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The Effect of Hospice Service Experience on Life and Death Attitudes
Korean J Stress Res 2018;26:95-102
Published online June 30, 2018
© 2018 Korean Society of Stress Medicine.

Minhee Jang , Taeyun Jung

Department of Psychology, Chung-Ang University, Seoul, Korea
Correspondence to: Taeyun Jung
Department of Psychology, Chung-Ang University, 84 Heukseok-ro, Dongjak-gu, Seoul 06974, Korea
Tel: +82-2-820-5497
Fax: +82-2-816-5124
Received March 7, 2018; Revised April 18, 2018; Accepted April 27, 2018.
Articles published in Stress are open-access, distributed under the terms of the Creative Commons Attribution License (, which permits unrestricted non-commercial use, distribution, and reproduction in any medium, provided the original work is properly cited.
Background: This study was conducted to examine the impact of hospice service experiences on the volunteers’ attitudes toward life and death.
Methods: Study 1 examined differences in life and death attitudes between hospice volunteers, hospice service trainees, and lay people using one-way ANOVA. Study 2 conducted in-depth interview with 10 hospice-patient care volunteers who had at least 3 years of experience.
Results: After analyzing differences between three groups of lay people, hospice trainees and hospice volunteers, both hospice trainees and hospice volunteers compared to lay people showed lower pursuit of power and achievement, which can be interpreted as a characteristic of people motivated to volunteer, rather than volunteering itself. However, only hospice volunteers reported highly of religion and community as factors of meaningful life. Also, the volunteer group showed significantly lower death anxiety compare to the group without volunteer experience. Result of qualitative study showed that people realized the importance of family and altruistic lifestyle and prepared their own demise in their lives after volunteering.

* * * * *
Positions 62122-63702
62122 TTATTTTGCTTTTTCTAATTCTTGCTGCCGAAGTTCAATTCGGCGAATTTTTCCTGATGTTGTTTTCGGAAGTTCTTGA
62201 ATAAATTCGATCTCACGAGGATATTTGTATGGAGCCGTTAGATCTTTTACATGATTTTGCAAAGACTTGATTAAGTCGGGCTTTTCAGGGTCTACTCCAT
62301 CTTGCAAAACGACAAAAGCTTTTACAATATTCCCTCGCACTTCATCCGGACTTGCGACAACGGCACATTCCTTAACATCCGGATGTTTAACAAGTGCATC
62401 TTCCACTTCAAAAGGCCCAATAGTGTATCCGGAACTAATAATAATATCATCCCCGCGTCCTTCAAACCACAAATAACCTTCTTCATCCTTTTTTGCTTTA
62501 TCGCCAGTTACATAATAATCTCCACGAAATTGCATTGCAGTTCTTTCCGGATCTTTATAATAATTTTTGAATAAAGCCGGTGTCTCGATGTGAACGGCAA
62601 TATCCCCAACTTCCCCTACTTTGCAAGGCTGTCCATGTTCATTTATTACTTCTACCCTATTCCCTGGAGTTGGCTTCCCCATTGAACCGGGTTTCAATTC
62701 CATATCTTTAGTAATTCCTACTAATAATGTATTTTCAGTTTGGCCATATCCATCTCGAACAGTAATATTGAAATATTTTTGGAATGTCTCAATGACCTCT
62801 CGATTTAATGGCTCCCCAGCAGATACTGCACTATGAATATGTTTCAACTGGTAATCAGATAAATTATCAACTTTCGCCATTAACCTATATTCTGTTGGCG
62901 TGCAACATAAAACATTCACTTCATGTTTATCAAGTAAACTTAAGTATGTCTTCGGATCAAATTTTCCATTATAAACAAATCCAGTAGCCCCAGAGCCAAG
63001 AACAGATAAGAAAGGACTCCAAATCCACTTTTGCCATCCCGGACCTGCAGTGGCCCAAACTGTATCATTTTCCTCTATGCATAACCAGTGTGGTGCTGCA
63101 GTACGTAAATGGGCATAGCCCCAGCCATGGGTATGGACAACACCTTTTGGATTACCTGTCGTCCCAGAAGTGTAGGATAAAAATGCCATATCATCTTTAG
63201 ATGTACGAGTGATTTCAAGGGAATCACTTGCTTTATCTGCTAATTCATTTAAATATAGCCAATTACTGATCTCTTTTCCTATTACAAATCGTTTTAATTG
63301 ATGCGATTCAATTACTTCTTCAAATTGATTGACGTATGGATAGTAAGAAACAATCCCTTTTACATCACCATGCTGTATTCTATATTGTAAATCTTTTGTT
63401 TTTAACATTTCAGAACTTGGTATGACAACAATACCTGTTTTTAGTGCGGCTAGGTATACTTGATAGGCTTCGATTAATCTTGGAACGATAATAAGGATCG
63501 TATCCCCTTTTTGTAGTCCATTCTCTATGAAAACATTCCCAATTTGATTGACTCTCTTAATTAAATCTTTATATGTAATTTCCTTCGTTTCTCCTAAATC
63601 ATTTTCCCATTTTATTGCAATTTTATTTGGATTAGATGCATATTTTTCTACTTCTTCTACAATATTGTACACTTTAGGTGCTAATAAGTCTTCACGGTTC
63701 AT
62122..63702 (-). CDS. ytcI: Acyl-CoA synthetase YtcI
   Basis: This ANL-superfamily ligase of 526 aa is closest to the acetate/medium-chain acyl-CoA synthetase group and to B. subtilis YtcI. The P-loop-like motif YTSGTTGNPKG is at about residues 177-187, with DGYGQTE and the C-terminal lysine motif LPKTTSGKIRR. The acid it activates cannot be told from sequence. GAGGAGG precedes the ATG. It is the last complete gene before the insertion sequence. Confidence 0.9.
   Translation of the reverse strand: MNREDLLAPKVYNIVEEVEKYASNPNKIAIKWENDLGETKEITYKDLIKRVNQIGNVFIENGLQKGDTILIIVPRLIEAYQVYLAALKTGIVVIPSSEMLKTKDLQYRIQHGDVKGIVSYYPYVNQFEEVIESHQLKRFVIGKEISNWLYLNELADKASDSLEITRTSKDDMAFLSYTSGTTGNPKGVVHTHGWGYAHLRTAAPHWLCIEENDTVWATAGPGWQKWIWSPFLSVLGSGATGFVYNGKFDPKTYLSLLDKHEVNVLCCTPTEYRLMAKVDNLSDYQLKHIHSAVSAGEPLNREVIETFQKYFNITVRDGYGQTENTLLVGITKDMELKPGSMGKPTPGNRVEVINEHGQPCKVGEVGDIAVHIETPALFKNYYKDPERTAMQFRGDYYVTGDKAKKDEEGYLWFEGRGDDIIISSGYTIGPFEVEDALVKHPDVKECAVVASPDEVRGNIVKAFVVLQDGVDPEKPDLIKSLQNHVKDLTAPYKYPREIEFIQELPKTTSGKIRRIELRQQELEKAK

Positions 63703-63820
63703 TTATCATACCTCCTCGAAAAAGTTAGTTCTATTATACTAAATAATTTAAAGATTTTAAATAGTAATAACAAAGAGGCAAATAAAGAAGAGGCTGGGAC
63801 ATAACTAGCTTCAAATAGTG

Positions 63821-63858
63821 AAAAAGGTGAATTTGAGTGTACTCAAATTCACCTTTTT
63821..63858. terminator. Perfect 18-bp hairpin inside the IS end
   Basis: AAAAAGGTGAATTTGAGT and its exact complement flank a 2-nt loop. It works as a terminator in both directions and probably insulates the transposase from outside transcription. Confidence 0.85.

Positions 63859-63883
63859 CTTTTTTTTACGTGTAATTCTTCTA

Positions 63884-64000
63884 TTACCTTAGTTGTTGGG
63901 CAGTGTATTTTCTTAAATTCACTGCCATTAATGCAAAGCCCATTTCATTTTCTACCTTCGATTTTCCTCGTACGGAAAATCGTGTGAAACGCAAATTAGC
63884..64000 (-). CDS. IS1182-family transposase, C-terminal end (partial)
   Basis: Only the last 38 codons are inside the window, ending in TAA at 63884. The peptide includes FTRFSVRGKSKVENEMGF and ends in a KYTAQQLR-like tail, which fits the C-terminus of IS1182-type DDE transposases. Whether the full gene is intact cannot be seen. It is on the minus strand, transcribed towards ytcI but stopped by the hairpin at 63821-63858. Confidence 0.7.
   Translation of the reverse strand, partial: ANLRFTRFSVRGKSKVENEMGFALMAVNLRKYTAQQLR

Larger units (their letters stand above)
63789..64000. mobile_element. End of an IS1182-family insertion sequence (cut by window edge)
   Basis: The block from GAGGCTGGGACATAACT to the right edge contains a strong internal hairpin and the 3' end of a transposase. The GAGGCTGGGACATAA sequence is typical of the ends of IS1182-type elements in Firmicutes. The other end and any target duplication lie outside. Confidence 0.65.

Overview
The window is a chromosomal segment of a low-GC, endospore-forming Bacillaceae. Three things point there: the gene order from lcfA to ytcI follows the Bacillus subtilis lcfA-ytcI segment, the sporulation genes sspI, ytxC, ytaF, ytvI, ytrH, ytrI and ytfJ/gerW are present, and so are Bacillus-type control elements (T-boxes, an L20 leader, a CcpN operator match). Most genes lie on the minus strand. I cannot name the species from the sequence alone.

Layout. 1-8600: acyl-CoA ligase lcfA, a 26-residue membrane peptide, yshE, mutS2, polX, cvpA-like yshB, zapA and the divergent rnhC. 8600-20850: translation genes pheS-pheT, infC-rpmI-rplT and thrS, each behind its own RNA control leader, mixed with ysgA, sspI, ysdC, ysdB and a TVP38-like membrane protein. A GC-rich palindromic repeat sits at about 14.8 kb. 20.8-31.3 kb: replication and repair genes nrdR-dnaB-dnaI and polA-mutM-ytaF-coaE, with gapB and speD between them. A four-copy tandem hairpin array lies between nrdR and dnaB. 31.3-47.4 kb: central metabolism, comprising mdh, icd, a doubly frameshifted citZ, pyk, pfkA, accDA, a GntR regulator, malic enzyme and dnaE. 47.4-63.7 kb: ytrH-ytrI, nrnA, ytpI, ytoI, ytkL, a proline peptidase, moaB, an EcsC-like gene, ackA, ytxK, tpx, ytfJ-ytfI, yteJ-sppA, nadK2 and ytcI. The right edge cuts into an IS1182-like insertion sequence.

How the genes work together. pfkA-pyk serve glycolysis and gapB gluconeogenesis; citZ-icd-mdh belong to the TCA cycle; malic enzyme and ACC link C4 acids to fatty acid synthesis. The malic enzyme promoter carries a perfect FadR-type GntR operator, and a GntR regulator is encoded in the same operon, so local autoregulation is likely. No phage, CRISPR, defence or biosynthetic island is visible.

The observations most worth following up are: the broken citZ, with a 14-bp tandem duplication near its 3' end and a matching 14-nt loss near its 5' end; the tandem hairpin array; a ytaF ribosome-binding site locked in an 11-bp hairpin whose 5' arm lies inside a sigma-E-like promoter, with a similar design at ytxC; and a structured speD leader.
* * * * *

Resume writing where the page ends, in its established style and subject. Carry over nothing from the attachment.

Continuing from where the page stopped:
Conclusions: These findings suggest that experiences of hospice service may be associated with self-transcendent life and positive death attitudes.
Keywords : Hospice service, Values, Meaningful life, Death attitudes, Death anxiety

June 2018, 26 (2)

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